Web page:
RANT: Trying Really Hard To Give A Damn About Twitter

Photo by Guillaume Flandre on Unsplash

When I finish this article, a WordPress plugin will spin some well-oiled virtual gears, connect to satellites in high Earth orbit, and through a series of flashing lights, sparking contacts, and ringing bells, will announce the fact on social media. It’s a handy thing, saving me the time and energy for more important things, like pondering the point of it all.

You see, every few months or so, I decide I need to reinvigorate my efforts to use social media for “brand building”, “community building”, and the ever popular “finding my tribe”. I have many friends, young and old, who are terribly successful at this, and seem to achieve it effortlessly. I’m essentially a very private person, even face-to-face, so the paradigm shift to living life online has been difficult, and not entirely successful. I’m able to consort on Facebook with a number of friends and acquaintances (though the Public post is still somewhat rare), and have made recent forays on other social media platforms to expand my personality onto the Interwebs.

But no, sorry, I still just don’t get Twitter.

I try. I have tried. I am trying. The faithful bot herald that dutifully trots out and proclaims I’ve published another article here makes a stop at that venue. But I just really can’t bring myself to give a damn about it.

Twitter is not the sole recipient of my disdain in social media. I am equally disinterested in Snapchat, among others. I am mystified that so many third party companies focus themselves on Twitter as the be-all marketing tool. As someone whose been doing marketing and promotion for the better part of three decades, I can’t see where the numbers make any sense.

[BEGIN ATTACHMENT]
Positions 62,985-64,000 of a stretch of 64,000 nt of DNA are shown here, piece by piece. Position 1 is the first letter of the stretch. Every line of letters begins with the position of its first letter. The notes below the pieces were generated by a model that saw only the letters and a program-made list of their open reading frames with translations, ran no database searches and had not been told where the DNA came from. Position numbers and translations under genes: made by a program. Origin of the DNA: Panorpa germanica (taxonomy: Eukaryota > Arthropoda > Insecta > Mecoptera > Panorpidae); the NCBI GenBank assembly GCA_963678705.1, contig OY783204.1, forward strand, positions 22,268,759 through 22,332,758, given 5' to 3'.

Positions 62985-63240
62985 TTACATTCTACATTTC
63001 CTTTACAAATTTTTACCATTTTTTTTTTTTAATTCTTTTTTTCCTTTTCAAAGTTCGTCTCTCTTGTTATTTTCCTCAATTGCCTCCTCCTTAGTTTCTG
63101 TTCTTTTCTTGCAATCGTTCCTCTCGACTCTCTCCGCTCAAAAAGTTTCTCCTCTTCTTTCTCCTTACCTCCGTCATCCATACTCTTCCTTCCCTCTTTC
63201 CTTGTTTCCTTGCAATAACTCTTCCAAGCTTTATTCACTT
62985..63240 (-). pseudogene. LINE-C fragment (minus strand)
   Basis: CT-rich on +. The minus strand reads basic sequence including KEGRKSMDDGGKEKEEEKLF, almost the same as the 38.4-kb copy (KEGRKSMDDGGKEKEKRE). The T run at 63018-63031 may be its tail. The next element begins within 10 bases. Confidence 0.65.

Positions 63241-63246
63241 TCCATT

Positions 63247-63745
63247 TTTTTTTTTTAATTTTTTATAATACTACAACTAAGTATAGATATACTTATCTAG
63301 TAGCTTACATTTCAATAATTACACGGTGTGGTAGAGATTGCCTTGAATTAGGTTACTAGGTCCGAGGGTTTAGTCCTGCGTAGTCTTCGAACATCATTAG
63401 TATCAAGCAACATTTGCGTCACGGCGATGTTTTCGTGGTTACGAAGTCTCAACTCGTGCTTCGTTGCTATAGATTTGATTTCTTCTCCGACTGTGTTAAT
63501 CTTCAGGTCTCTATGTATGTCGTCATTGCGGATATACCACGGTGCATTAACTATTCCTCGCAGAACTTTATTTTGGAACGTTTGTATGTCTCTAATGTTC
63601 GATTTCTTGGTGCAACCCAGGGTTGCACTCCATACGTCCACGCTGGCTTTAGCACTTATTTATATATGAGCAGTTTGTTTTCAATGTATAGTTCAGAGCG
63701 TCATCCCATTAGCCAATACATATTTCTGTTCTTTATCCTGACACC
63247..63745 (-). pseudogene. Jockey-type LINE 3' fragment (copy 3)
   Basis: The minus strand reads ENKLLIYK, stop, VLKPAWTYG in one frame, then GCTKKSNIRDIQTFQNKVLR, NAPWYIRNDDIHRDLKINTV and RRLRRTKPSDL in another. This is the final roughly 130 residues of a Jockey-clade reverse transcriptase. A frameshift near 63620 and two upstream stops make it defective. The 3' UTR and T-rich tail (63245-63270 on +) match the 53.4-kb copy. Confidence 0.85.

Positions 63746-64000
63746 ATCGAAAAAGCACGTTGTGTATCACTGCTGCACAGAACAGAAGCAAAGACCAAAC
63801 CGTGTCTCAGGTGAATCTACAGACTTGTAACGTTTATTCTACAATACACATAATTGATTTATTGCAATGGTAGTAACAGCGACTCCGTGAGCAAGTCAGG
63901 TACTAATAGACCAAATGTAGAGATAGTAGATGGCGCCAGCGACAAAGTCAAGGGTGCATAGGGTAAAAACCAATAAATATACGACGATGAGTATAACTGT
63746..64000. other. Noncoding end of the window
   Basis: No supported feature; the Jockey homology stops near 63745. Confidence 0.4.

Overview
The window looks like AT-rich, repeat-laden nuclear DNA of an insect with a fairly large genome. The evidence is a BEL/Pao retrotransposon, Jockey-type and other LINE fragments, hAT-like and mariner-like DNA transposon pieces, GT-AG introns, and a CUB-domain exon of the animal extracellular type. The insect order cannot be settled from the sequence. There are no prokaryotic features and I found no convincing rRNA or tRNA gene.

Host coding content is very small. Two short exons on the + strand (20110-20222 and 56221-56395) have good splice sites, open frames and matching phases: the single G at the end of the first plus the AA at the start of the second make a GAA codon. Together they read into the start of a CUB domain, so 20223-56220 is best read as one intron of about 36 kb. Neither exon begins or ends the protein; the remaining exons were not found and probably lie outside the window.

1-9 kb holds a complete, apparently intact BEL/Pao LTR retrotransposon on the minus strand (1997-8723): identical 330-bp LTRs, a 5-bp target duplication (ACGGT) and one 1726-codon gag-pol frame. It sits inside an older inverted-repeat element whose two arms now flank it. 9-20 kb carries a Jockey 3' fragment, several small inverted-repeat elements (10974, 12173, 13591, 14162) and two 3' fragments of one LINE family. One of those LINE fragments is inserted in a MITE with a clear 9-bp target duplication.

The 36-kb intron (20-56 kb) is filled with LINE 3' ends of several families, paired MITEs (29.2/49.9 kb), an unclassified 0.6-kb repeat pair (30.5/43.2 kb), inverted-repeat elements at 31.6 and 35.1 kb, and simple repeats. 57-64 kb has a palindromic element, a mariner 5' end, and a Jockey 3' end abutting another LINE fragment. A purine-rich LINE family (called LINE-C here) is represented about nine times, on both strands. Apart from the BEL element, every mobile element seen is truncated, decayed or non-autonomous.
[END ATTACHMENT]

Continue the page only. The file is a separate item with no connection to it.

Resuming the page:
First of all, the signal to noise ratio on that channel is just horrendously bad. Everyone you’ve never heard of is on Twitter. They’re all retweeting political divisiveness, celebrity snarkiness, or product promotions. None of these hold my interest, anymore than what Captain Kirk had for lunch. It’s like going to a bad high school party with everyone talking loudly at once, but there are millions of guests.

I must admit I’m no expert at hashtaggery (having called it a “number sign” for probably the first year it was operational). I frequently forget to tag posts, and I sometimes suspect hashtags are a mixed blessing. Consider, if you pick something unique, most users will never search it, and if you pick something popular, you’re lost in the crowd. Meanwhile, numerous AI systems out there are culling through those hashtags looking for ways to sell you something. Don’t get me wrong. I’m a good capitalist, but if I pick a hashtag to promote my brand, I’m not fond of the idea that an ad-bot is poised to use that tag to pitch my potential customers.

While I don’t consider myself expert on Facebook either, at least I get what is going on. There’s a conversation there. It’s defined, and organized, and even if the algorithm buries my content, I’m fairly certain that when it does¬†get shared all the relevant commentary is going with it. On Twitter, I’ve yet to find a means of isolating a particular exchange and insuring I see all parts of it. It’s like standing in a room where someone is talking on the phone. You get their half of the conversation, and may not clearly follow all of that. Actually, it’s like that person is talking on the phone, at that high school party.

I grant you Twitter’s mass audience is, well, massive. There’s a vast number of eyeballs on the thing. So it’s easy to argue that “you must be on Twitter because EVERYONE is on Twitter”. And, yep, I’m on there for that reason alone. But I can’t help that nagging voice in the back of my head repeating the old “if EVERYONE jumped off a cliff….” refrain.

I welcome someone to prove me wrong. Rather, I am open to being educated on how this thing actually works, and can be made to effectively build your brand, organize your community, and find your tribe.

Because I’m too old and crusty to believe it.

 

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